Airlines are calling on the government to introduce strict licensing laws in a bid to end the boozing culture at British airports, in which pubs and bars open as early as 4am.
The demand comes after a fivefold increase in air-rage incidents in three years. In 2016, 422 air-rage incidents were reported to the Civil Aviation Authority (CAA) — up from 85 in 2013 — many of which were associated with alcohol.
Currently, licensing laws do not apply to airports, and many bars start serving when the first check-in opens, which, with the rise of early-morning flights, can be in the small hours. Jet2, which has stopped the sale of alcohol on its flights before 8am and banned 75 passengers for life as a result of drunkenness, is among the airlines calling for tighter regulation.
“It’s not normal behaviour to be drinking lager at 6am, and the effects can be much worse,” says Jet2’s MD, Phil Ward. “The airports don’t see it because the full impact of the alcohol doesn’t take effect until passengers are halfway through the journey, and it’s my crew and other passengers who have to suffer.”
According to easyJet, more than half of air-rage incidents are due to alcohol.
“Alcohol is a major causal factor of disruption, and so we strongly believe that two regulatory changes need to be made,” said the airline. “First, licensing laws need to be introduced at airports to control the sale of alcohol, and second, the consumption of duty-free alcohol on board should be made illegal.”
Disruptive drunks have become such a concern for easyJet that it has given crews the power to declare flights dry based on a snap analysis of passengers as they board.
In recent weeks courts have dealt with cases including that of Samuel Moore, who said his recollection of threatening to put a gun to the head of an easyJet employee was “hazy” after drinking whisky at Belfast airport, and Lance Wheelwright, who went “purple with rage” after being refused alcohol on a Flybe flight.
A senior cabin crew member based at Luton said the problem was “much worse” than the CAA figures suggest. The stewardess, who asked not to be named, said: “Every day in the summer we’re dealing with passengers who are drunk, rude and intimidating. They hide duty-free vodka in soft-drink bottles. They swear at passengers who tell them to calm down, and they upset ordinary families going on holiday. They may not be disruptive enough to be reported, but just by thinking they have the right to treat an aircraft like a nightclub they ruin flights for other passengers.”
Airports are not subject to the licensing laws that govern alcohol sales elsewhere in the UK. That loophole allows outlets to serve drinks around the clock with none of the legal responsibilities imposed by the Licensing Act of 2003, and means outlets not normally associated with alcohol consumption, such as Burger King and Pret a Manger, can also sell booze.
After a spate of air-rage incidents last summer, the aviation minister, Lord Ahmad, promised to look into airport pub opening hours. However, the Department for Transport now says “there are no plans to specifically address the issue”, adding that a voluntary code of practice encourages airports and airlines to refuse alcohol to passengers who appear to be drunk, and make it clear that alcohol purchased at the airport cannot be consumed in flight.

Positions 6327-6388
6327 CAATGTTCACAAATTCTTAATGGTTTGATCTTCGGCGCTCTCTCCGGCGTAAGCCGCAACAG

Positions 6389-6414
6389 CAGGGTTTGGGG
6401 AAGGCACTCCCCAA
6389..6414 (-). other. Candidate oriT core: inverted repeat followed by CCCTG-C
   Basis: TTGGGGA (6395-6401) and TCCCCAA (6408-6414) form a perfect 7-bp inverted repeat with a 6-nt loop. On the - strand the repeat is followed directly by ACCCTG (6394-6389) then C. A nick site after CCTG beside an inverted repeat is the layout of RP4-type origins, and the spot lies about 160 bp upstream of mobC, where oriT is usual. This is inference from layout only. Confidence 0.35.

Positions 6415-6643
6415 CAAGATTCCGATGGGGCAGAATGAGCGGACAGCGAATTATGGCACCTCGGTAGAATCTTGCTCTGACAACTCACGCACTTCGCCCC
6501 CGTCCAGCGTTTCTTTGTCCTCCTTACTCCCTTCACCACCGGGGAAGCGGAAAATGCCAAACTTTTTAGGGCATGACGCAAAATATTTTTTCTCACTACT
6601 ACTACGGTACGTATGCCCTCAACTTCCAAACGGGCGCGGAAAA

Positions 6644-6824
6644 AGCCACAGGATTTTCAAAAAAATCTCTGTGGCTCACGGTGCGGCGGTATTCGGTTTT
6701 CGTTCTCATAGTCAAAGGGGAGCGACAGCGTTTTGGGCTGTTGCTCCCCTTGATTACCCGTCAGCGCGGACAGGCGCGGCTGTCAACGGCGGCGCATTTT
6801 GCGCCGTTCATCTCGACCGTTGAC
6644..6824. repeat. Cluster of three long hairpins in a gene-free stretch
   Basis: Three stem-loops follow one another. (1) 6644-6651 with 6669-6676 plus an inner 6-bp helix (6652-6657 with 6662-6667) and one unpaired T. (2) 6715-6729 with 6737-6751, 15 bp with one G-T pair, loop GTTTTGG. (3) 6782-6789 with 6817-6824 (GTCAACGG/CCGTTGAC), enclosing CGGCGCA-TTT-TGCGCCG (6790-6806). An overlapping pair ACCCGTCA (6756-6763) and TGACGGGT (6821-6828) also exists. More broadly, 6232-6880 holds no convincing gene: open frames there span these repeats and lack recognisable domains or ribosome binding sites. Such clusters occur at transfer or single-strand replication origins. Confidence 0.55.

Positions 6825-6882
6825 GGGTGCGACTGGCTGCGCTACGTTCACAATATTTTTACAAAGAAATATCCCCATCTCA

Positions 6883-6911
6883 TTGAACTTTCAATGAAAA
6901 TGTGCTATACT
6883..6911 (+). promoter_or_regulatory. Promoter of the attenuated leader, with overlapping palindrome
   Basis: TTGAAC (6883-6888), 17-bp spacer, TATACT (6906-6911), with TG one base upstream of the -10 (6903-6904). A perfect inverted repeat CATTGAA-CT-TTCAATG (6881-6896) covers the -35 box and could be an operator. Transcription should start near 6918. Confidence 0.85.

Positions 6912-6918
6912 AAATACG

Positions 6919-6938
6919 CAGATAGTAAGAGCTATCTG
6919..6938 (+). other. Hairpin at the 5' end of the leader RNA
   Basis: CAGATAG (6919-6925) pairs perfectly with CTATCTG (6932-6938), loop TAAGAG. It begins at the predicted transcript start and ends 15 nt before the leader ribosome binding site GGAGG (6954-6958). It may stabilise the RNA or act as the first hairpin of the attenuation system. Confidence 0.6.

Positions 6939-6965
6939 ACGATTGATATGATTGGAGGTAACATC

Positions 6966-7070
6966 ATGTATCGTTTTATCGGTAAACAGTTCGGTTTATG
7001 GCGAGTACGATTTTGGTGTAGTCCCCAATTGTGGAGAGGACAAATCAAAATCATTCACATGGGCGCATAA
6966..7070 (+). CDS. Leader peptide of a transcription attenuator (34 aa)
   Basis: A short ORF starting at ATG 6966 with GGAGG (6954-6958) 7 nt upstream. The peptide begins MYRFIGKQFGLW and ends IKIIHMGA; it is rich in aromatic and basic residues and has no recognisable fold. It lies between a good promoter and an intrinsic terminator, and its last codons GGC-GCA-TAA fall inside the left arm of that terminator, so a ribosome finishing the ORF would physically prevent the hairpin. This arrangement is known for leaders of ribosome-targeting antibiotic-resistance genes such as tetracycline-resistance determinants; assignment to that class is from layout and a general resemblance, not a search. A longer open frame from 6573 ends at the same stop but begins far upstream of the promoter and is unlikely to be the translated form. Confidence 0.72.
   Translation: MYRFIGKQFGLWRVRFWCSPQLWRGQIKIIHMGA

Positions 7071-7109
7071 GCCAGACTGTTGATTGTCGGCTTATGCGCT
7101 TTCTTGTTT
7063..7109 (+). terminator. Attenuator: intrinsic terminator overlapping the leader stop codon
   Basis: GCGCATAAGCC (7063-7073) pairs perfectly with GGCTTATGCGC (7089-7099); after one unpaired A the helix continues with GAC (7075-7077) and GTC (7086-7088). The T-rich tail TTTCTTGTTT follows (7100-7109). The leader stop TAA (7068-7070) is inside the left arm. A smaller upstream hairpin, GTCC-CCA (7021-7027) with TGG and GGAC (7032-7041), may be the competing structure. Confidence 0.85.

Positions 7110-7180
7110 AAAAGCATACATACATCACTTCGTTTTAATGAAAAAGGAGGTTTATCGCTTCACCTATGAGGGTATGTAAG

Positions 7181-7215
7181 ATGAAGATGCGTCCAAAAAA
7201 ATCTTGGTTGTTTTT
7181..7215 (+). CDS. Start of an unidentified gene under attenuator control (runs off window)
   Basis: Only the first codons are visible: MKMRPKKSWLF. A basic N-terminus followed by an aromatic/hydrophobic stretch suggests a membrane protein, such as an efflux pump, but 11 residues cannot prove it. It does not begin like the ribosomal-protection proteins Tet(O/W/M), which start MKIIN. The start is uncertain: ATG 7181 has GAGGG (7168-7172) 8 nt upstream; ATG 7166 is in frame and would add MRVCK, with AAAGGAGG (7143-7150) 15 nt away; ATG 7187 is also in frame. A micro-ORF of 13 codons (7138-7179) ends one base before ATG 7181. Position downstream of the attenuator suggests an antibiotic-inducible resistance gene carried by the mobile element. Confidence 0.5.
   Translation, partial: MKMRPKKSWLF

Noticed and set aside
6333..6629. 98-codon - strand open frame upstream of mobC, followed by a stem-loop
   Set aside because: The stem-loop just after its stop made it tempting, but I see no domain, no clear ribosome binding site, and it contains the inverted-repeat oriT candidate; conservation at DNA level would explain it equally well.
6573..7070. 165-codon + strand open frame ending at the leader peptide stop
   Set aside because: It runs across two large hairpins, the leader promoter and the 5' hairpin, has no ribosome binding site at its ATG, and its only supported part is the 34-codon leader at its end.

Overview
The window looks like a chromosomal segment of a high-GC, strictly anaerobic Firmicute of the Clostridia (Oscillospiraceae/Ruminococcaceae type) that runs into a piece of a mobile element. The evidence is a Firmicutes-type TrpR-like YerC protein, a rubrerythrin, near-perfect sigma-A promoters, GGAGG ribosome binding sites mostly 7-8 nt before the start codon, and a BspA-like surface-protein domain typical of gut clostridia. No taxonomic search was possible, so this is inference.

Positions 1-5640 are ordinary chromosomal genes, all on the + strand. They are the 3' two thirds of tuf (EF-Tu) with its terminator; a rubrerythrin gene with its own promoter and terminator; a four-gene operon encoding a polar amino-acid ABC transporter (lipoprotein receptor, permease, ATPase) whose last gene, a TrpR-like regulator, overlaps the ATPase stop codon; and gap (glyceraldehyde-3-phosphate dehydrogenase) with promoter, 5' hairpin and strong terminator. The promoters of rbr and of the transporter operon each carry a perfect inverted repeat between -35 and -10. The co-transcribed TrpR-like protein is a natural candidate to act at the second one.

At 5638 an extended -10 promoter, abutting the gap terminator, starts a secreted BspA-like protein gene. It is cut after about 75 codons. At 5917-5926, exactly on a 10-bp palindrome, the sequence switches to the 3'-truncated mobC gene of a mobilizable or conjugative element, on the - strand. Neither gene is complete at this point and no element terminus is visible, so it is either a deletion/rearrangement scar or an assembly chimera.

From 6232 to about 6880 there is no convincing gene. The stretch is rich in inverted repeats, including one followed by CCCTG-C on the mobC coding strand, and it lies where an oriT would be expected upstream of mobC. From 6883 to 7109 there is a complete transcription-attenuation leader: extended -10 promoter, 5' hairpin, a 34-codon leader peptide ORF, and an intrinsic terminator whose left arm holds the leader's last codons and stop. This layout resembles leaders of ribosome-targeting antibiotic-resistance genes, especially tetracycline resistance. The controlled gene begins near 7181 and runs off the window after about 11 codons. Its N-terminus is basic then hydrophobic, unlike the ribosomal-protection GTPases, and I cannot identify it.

The airlines, however, say the airports aren’t doing their bit. They point to Manchester airport, where beer is sold in two-pint measures and where the Grain Loft bar has self-service beer taps; to Gatwick, where the London Bar serves porn star martinis from 4am; and to World Duty Free, which, they claim, sometimes fails to inform customers that spirits purchased cannot be consumed on the plane.
“It’s clear that alcohol needs to be sold and consumed responsibly, for the safety of all,” says Tim Alderslade, chief executive of the trade body Airlines UK. “But this is not always the case, and we will be speaking to our airport partners to discuss how we can comply with the industry code of practice. If the code proves to be inadequate, it may be that we have to explore tougher measures — with both industry and government.”
Manchester Airports Group defended its sale of beer in two-pint measures, saying that the double-size glasses were “popular with passengers because it saves them time queueing at the bar”. World Duty Free said: “Miniatures and mixers are sold for consumption at the passenger’s final destination.” The retail giant added that it does advise passengers that duty-free purchases cannot be consumed in flight, but only those travelling “on routes afflicted by disruptive behaviour”.
Readers join call for booze controls
In a Sunday Times Travel poll, readers voted by three to two in favour of restricting pub opening hours at airports. Of 638 readers polled, 55% wanted tighter restrictions, while 37% were in favour of maintaining the status quo.
“Seeing people drinking pint after pint in airports at 6am is intimidating in itself,” said the reader Chris Hughes. Bryan Martin called for “restrictions in airports and on planes [because] alcohol and air travel don’t mix”.
Peter Ainley-Walker suggested “no alcohol served before 10am and breathalyse at the boarding gate”, while Stuart Filsell pointed out that “lack of control in consumption means that restricting opening times is one of the few alternatives”.
Not everyone agreed. “Surely it’s a matter of choice, not another nanny-state interference?” said Paul Walker. J Bischoff added: “It is wonderful to enjoy a glass or two of champagne before a flight. Drinking in moderation is totally acceptable.”
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